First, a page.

"Bohemians were outside the box as well as the young people today following Slim (Gaillard) and speaking the Vout."
Mark Gaillard: Vout-O-Ree-Nee Cool Cat!
Mark Gaillard is the lead singer of the National Blues Band. But Gaillard is not your typical rock musician who started to play in bands just to annoy his parents. No, it's more serious than that--being a musician is in his blood. His father was famed singer-composer Slim Gaillard, who recorded with such jazz greats as Dizzy Gillespie, Charlie Parker and Thelonious Monk and was a regular on the Los Angeles club scene in the 1940s. Born in Cuba, the senior Gaillard wrote a number of novelty tunes including "Cement Mixer Putti Putti" and "Flat Foot Floogie." In fact, Gaillard's 1930s recording of "Flat Foot Floogie" can be heard in the film "The English Patient." The elder Gaillard created his own scat language, which he called "Vout."
It involved the frequent addition of "o-rooney" and "vouty" to the ends of existing words, such as jukebox-o-rooney. He even wrote an English-Vout dictionary. We can hear some of his tribute songs to Slim, such as "Flat Foot Floogie" and "Vout O Reenee". Also, on YouTube, has various other recordings in different styles including blues, jazz, rock, country, R&B and funk. "Mellow McVouty On The Ground" is a Slim’s "Vout" language in a funk/hip hop style. Most of the songs he co-wrote with a very talented producer, songwriter, Donna Sigalas, sister of the late, guitar player, Larry Wilkins, who was best known for his work with Eric Burdon.
Janis Hunter is his sister, also known as Janis Gaye, Marvin Gaye's second wife. He spent a lot time with his sister when they were young running around Marvin Gaye's studio. Also, Mark worked for Marvin with his younger brother, Frankie Gaye for ten years at Marvin’s studio on Sunset Boulevard in Hollywood, California. Mark’s birth certificate, which his father gave him, states that birth name is, Mark Christian Rothschild. Slim's name on the birth certificate, is Bulee Rothschild. Rothchild was his true given last name, as he was the son of Theopholis Rothschild. Mark have two children, Jennifer, who is getting her Master's Degree in Education, and hosts the official Slim Gaillard Family Website; and Christina, who is a full-time musician and a very accomplished drummer. Christina sings in her own style and has mastered several other instruments as well. Both of his daughters continue the legacy of Slim Gaillard. McVouty rides again!
How do you describe Mark Gaillard sound and songbook? What characterize your music philosophy?
Description would be by my influences. An article in the Los Angeles Times valley addition by James Fowler titled "Slim and then Some" speaks of my influences as my father of course growing up and the blues that was so strong in San Francisco in beginning of the Fillmore Auditorium on Fillmore Str which is the area I grew up. The Fillmore district. Started going there around 15 hearing the Grateful Dead, Janis Joplin, Bozz Skaggs, Jefferson Airplane, Quicksilver Messenger Service, Moby Grape, Hendrix, Santana etc. with groups from Chicago like Muddy Waters, Howlin Wolf, Buddy Guy, Paul Butterfield Blues Band, Junior Wells, Mama Mae Thornton, James Cotton and on and on.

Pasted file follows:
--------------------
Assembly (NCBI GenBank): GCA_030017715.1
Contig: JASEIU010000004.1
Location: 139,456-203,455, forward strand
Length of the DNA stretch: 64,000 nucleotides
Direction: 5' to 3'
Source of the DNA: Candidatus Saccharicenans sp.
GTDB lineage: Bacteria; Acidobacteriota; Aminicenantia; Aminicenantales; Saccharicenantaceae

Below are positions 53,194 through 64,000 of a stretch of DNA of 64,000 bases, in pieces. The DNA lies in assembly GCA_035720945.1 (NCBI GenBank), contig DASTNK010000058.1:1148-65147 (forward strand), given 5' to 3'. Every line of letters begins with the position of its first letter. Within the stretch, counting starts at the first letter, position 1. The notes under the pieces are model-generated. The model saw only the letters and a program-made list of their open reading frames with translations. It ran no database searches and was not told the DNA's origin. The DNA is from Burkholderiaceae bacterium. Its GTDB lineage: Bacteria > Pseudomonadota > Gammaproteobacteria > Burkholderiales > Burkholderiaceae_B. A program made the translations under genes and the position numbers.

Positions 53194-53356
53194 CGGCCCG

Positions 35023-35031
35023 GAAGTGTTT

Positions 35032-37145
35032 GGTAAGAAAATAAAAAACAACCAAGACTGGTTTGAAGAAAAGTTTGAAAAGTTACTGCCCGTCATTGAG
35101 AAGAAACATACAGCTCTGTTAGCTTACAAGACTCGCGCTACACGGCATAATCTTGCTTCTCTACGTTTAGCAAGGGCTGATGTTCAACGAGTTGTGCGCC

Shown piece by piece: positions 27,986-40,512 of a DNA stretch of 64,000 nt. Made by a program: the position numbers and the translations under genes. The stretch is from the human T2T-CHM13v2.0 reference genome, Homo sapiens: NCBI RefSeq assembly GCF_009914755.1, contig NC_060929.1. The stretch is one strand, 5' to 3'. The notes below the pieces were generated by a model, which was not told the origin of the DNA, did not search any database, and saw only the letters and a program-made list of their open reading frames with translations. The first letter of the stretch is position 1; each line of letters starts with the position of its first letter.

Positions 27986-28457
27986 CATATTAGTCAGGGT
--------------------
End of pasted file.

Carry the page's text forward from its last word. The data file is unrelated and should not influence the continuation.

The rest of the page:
I knew Bill Grahams nephew, Abraham Chechinsky, as we went to school together at George Washington High School. Bill used to let us in for free as we were local kids going there every night. When we first started going there the crowd was about 200 strong. The next week there was 500. Then 1000. Finally it got so popular the jet set showed up and there were limos down the street and around the corner and the Fillmore was a tremendous hit. Bill still let us neighborhood kids in for free half price since we were there from the beginning. We soon found out about an after hour club in Sausalito called the Ark that whoever was in town would go to jam after hours till around 8 in the morning. They let us in there as well. We had a ball.
(Photo: Slim Gaillard)
Why did you think that the Slim Gaillard’s music continues to generate such a devoted following?
His devoted following is because of the man. He was funny, creative in his language with his O Rooney and Vouti at the end of his words, highly intelligent speaking at least 8 languages, the type of music you could feel silly with and comfortable in his presentation and talent. You feel like he is in your front room sitting comfortably as he says at the beginning of the BBC documentary and you know he will take you out into Vountland the more you listen. A cool Cat!
What do you miss most nowadays from the music of past? What are your hopes and fears for the future of?
The music from the past had energy, good vibes, make you happy and heal some of your spots in your soul to make you feel the glow in your heart and feel very much hip as Slim would say. You could just lay your hand on the radio and feel healed in your inner Mojo. You start feeling mellow vouty! Sort of like Charlie Chaplin doing his magic. Puts a smile on your face. You feel included and you are in the Vout!
My hopes and fears for the future is that the junior Voutees and the not yet born Voutees become bigger and bigger in their Vout and they will know the Vout is all about and it will never die. It’s a feeling; it’s a fun thing for the heart and soul rather than the coldness of the world that seems to freeze the water in people so it is not free flowing and silly and about having a good time which supports a healthy mind and soul. We all need this and also to remind ourselves of this to see the positive and enjoy ourselves which causes longevity and satisfaction while we are here and to spread that feeling and in this case or channel it is called the Vout!